Hyacinth, or Hyacinthus, L. a genus of perennial plants, comprising 16 species, one of which is indigenous; namely, the non-scriptus, English Hyacinth, or Harebell Hyacinth (Salla nutans, or Wild Hyacinth of Dr. Smith) ; itgrows in woods and hedges, where it flowers in the month of May. The fresh roots of this plant are poisonous ; but it appears from experiments, that they may be advantageously converted into starch.

The most admired of the exotic species is the Orientalis, or Eastern Hyacinth, which is cultivated to a great extent, and with success, by the florists of Holland, whence it has been lately imported. It is one of the most odoriferous flowers, and has several hundred varieties, the price of which is from threepence to 20l. or 301. per root!

The hyacinth is a hardy plant, and will prosper in any soil, though the more delicate varieties require to be sheltered during the severity of winter. They may be propagated either from the seed, or by planting off-sets from the roots, in autumn; in which latter case the bulbs ought to be previously cleaned and dried.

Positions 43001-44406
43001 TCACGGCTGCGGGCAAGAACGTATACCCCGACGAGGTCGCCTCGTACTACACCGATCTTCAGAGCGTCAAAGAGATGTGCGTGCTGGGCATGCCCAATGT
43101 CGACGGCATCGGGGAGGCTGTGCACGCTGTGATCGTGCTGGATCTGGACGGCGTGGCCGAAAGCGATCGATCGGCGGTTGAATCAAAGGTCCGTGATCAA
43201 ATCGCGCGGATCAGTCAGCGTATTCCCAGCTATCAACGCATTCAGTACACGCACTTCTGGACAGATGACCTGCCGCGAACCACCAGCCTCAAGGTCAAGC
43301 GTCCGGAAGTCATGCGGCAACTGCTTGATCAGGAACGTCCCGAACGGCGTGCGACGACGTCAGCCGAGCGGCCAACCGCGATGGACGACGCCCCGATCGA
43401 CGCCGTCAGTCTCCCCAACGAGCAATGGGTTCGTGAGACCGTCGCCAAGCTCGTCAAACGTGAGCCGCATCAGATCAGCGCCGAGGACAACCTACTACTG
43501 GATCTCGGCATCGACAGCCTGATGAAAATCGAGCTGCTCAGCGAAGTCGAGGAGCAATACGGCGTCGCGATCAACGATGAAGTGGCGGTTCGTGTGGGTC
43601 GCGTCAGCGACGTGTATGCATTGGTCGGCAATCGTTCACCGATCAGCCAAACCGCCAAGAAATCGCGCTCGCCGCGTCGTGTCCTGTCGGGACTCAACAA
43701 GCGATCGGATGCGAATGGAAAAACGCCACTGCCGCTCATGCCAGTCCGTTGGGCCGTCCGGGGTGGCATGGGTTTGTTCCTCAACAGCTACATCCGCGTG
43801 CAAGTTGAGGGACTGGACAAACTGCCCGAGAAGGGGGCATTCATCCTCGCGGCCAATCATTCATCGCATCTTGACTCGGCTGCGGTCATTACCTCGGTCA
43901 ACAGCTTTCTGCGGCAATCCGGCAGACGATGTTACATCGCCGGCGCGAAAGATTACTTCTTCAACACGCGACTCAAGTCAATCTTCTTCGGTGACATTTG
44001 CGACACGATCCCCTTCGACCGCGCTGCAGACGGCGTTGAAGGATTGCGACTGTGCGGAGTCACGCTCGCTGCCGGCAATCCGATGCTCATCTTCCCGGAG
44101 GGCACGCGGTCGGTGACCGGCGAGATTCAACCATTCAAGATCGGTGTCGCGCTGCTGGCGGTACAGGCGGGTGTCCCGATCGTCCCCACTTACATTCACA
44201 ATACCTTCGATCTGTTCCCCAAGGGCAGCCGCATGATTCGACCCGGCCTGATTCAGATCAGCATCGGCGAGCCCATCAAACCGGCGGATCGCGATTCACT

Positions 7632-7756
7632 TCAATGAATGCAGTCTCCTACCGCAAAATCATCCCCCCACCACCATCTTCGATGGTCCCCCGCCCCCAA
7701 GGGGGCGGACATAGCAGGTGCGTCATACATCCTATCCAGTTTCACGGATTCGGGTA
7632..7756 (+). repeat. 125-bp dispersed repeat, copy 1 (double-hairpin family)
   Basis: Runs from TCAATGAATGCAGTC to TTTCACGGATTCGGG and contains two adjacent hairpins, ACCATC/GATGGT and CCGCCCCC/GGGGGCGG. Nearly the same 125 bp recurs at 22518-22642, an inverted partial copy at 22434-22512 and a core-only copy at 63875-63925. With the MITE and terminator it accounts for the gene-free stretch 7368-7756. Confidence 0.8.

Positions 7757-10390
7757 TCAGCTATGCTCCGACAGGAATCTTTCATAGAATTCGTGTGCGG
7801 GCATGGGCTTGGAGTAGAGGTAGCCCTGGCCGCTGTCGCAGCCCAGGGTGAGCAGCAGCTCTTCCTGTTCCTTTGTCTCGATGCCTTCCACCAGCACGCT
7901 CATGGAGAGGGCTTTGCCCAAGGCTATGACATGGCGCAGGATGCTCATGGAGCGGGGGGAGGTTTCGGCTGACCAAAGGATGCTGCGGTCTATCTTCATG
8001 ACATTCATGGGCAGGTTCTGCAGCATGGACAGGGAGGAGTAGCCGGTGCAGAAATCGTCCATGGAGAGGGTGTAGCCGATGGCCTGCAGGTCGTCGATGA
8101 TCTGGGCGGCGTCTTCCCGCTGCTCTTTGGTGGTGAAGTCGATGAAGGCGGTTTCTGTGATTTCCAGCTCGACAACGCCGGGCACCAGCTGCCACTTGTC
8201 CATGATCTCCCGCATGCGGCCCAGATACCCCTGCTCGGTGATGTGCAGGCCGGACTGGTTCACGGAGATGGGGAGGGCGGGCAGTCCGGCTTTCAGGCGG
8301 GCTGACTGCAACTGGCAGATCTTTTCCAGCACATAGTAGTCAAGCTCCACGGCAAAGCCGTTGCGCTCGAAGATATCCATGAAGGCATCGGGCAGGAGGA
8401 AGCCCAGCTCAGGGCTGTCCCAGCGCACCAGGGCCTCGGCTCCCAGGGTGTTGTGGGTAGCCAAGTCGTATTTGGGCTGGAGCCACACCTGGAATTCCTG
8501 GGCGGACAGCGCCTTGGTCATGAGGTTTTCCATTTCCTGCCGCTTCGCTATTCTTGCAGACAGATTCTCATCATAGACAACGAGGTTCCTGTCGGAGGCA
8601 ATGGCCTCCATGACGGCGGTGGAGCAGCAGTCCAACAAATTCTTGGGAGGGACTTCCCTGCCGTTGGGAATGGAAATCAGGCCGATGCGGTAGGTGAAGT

Hyacinth. - In a late volume of the " Annales de Chimie, " M. Leroux has announced the discovery of a gummy substance, contained in the roots of the Hyacin-thus non-scriptus ; which is an indigenous vegetable. This substance appeared, on examination, to possess similar properties with the generality of gums, and a considerable portion of farinaceous matter ; which may, by proper management, be extracted. As it abounds in the bulbous roots of the Hyacinth, so as to render it an object of attention, M. LeRoux conceives that it might be advantageously converted into Starch.